In 2009, Ricardo Silva Romero publishers Autogol a novel about Andrés Escobar, the Colombian soccer player who was brutally assassinated after having scored an own goal during the 1994 World Cup. Twenty years later, in an interview with the Colombian newspaper El Espectador, Ricardo reflects on the border between journalism and fiction, and reminisces on this tragic episode of soccer history.
Back then, what did Andrés Escobar's death represent?
A country that kill a soccer player who scores an own goal should shudder in disbelief, close its door and never go out again because it's a very shameful act. One only has to look at what happened after that. The Colombian Congress started losing its power, everything that had to do with politics was vilified (...). To write about 1994 is to write about the so-called "soccer family"—the mafia—at a very violent time and even though Pablo Escobar had just died, there was still a lot of aggressiveness in the air; Colombia was a violent and intolerant country.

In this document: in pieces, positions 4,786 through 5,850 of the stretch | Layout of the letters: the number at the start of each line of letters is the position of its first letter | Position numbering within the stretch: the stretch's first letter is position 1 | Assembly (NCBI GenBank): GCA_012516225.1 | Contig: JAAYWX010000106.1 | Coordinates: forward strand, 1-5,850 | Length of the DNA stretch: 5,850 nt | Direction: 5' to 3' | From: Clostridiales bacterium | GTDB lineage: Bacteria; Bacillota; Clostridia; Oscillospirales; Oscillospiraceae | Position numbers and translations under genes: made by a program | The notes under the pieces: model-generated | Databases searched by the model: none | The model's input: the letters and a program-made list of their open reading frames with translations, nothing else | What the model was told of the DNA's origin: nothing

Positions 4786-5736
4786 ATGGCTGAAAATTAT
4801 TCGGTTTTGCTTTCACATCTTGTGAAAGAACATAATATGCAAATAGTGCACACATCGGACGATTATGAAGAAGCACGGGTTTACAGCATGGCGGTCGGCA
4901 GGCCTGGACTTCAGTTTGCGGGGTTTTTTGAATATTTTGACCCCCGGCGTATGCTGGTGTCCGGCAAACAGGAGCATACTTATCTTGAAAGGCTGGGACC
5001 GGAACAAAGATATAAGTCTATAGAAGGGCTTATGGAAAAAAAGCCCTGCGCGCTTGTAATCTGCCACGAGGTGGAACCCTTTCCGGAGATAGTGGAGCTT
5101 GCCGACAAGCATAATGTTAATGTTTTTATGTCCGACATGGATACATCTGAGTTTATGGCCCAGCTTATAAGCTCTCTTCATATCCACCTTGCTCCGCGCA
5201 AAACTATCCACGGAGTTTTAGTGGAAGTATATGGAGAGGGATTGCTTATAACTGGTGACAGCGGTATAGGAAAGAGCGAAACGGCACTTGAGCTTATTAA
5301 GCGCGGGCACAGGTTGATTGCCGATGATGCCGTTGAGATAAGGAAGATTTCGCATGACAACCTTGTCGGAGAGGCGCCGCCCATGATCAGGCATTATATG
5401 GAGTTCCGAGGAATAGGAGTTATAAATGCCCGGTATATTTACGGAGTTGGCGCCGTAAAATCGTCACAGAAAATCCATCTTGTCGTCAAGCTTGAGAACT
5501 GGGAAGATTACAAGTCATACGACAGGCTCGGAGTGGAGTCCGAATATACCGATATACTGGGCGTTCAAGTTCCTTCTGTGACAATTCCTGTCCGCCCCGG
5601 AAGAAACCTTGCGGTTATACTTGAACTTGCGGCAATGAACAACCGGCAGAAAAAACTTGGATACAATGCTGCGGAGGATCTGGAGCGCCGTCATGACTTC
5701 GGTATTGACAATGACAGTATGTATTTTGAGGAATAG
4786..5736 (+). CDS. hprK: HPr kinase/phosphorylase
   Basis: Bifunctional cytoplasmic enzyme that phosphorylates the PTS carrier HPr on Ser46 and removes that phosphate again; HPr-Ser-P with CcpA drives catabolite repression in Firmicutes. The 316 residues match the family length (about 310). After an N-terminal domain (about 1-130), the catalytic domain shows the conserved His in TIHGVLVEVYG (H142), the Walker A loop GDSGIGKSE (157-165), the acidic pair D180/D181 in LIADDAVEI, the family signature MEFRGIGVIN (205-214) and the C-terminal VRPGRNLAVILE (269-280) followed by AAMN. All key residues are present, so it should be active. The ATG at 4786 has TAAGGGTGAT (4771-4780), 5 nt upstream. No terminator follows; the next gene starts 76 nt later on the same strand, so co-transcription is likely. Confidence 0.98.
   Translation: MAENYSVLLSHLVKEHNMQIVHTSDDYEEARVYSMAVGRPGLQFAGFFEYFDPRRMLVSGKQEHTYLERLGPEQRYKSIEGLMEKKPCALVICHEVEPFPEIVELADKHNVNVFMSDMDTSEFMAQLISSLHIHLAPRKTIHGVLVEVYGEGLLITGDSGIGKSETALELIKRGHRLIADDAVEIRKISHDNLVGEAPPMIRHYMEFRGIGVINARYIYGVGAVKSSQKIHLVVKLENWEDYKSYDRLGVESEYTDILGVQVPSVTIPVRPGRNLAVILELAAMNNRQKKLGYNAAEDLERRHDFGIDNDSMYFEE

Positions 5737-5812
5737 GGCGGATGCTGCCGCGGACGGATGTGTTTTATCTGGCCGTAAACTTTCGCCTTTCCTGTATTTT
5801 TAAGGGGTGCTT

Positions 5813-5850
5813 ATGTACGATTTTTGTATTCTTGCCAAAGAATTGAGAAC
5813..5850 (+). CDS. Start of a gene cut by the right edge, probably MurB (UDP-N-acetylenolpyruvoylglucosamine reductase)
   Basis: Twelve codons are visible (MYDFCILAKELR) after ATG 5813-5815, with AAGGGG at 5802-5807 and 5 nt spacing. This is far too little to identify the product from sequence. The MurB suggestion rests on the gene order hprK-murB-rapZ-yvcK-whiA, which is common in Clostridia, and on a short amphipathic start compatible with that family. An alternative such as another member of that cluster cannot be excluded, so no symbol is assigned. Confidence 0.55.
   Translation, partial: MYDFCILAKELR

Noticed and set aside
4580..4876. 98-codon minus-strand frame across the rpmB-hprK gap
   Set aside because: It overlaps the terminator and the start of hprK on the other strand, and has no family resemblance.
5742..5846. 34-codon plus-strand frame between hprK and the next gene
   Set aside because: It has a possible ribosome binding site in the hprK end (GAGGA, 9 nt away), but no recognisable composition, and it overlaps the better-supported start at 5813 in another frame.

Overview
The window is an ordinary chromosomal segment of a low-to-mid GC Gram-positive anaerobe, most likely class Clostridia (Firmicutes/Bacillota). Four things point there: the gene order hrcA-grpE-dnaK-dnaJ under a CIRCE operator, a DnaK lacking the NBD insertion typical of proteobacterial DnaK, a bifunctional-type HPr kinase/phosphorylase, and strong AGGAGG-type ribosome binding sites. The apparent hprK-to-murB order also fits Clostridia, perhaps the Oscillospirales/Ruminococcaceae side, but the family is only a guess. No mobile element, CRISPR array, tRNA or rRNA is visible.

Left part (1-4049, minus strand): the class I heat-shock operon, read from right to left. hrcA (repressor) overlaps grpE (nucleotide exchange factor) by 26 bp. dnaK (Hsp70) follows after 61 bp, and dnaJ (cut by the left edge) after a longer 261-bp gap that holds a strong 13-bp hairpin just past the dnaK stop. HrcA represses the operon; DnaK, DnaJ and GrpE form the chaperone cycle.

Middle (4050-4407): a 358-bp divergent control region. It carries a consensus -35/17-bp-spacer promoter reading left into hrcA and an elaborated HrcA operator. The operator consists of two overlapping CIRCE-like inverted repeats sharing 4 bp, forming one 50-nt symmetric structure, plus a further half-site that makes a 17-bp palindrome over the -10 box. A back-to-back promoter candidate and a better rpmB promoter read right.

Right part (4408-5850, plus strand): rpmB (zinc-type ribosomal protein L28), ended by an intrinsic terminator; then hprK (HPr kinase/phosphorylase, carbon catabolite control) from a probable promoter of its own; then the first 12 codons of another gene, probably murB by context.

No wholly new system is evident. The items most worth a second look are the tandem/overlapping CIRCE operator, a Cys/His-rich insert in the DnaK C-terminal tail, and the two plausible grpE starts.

To read the complete interview click here.
To read more about Autogol, click here.